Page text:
My husband and I have been spending the past several evenings watching the new, American edition of House of Cards. It’s a sinister but engaging series about the machinations of power at the highest levels, featuring an anti-hero protagonist. Francis (Frank) Underwood is a character of Shakepearean dimensions—a latter day version of what you might get if you were to cross Iago with Macbeth (indeed, some of the episodes are decidedly elegant and clever riffs on these).
He’s also a psychopath. The recent definitions of psychopathy do not require violent behaviours or any other such displays. Instead, the current construal of the condition has more to do with a lack of compassion or empathy, combined with a superficial charm or charisma. This juxtaposition means that the psychopathic individual is observant enough to be able to enact appealing behaviours that persuade others to do things for them—but in cases where the charm doesn’t work, such individuals are not burdened by conscience, guilt or regret.
This doesn’t automatically translate to violence, as most psychopaths are smart enough to know that violence isn’t always the easiest path to obtaining the outcome they seek.
In the case of Frank, he is possessed of an overweening ambition, combined with a keen intelligence and a complete lack of compassion—one gets the sense that he sees people with no more or less empathy than he has for the pieces in the chess game that he is occasionally seen playing.
I find him repugnant,* even as I am fascinated by his combination of cold brilliance, a willingness to cross line after line in pursuit of his ends, and an ability to strategize and manipulate as necessary, with what seems like an almost preternatural effectiveness. I know that I could never do such things and am horrified by the lines he crosses—often with utter indifference—but there’s a peculiarly riveting quality to watching the kind of freedom of action that arises out of being unburdened by empathy and concern for others.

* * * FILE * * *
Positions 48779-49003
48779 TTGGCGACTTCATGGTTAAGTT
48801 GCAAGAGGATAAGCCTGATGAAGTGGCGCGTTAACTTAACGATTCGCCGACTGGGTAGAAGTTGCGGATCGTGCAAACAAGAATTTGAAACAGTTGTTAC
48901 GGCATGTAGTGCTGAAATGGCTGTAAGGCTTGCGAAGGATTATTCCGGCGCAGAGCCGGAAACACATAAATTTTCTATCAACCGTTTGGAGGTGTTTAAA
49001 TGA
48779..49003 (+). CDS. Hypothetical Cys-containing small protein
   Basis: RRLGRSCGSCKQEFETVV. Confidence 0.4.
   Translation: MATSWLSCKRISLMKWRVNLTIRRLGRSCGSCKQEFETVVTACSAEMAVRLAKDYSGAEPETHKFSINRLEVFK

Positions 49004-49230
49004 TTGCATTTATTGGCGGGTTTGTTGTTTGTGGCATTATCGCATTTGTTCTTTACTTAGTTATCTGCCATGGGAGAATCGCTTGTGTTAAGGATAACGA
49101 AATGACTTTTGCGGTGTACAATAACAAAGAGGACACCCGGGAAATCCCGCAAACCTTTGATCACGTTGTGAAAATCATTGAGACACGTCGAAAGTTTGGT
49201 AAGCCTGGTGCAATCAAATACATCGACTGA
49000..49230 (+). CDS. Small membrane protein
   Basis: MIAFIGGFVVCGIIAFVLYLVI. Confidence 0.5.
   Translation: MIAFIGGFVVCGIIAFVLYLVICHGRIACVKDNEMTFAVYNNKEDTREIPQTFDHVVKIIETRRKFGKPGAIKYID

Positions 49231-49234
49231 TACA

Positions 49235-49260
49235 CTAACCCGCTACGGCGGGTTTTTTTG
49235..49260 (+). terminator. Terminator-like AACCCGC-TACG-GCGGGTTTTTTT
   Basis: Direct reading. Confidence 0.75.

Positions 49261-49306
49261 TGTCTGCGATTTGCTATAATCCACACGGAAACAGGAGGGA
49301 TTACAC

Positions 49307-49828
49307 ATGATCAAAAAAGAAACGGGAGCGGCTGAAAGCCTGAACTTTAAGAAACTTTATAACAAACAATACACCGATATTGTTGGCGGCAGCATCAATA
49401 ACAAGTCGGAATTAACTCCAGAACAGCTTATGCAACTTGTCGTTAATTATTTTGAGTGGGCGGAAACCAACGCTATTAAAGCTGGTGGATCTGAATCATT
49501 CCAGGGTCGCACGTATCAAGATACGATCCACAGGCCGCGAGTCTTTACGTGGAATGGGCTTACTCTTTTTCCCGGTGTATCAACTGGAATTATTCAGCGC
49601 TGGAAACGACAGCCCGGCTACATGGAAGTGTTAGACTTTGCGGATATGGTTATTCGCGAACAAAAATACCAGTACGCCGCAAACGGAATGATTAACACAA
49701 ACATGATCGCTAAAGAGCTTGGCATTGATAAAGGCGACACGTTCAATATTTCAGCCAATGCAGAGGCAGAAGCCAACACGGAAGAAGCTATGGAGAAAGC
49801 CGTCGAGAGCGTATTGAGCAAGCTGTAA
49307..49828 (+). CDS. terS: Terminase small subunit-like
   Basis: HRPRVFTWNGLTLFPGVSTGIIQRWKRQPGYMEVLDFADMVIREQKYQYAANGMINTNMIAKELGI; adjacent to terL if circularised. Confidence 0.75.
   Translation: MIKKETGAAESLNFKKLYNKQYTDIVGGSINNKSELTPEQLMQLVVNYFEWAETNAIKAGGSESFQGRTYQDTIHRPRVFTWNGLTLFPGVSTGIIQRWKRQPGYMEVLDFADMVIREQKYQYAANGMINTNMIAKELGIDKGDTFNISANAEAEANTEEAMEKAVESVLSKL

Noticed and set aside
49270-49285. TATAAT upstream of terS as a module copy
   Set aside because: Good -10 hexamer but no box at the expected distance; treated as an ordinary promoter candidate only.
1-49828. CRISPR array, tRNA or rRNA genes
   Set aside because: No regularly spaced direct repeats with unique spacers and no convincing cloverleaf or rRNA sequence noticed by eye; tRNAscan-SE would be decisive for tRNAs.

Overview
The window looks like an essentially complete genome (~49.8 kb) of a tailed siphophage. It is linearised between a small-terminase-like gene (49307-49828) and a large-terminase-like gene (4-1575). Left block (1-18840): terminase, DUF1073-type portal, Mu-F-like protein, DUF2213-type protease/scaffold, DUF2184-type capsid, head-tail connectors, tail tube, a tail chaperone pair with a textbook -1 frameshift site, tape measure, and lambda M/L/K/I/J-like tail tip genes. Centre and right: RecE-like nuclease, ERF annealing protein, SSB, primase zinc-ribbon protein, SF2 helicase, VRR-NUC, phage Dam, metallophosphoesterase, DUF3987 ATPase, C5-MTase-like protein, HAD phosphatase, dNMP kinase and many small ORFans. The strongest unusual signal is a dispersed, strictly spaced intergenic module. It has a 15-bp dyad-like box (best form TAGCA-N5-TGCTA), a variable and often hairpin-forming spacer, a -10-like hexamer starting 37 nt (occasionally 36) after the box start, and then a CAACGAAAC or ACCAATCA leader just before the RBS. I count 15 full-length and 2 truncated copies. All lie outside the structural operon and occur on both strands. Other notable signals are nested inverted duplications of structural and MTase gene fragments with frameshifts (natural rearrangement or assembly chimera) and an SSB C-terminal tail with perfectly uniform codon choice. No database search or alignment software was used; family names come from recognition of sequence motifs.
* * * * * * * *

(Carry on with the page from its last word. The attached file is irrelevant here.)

I suppose that’s part of why I made the villain in my novel Konstantin’s Gifts a psychopath. The setting, which is an alternate version of late 19th century Russia, means that like Dostoyevsky’s Raskolnikov, Konstantin has been exposed to and has bought into the prevalent idea of the ubermensch—an overman, sometimes translated as “superman”—who is extraordinary and free of conscience. Unlike Raskolnikov, whose conscience proves to be more of a problem than he anticipated, Konstantin does not succumb to any second thoughts. He is also smart enough to understand what people want and yearn for, but this perception does not transfer down to the emotional level—and so he is unburdened of conscience, guilt and empathy. Which isn’t to say that he doesn’t feel emotion. Like Frank, he is fully capable of emoting, but all his emotional responses arise out of his own wants, desires, frustrations and angers. This is part of what makes him so dangerous. From his perspective, the world is literally his oyster, to be boiled and eaten, no matter that the world might have other ideas.
*In truth, I don’t know that there are too many characters in that series whom I actually like, even though I’m very much engaged by the story arcs.
February 17, 2014 Update: The above observations are from season one, though we just started watching season two and they seem to be borne out, at least by S2E2, which is all we’ve seen so far. Frank remains horrifyingly fascinating, because he is a brilliant strategist who is unbound by the ethics and morality that are such cornerstones of most of our identities and that we value and cherish as such. He also presents a fascinating contrast with another potent, fictional anti-hero of our time, Walter White.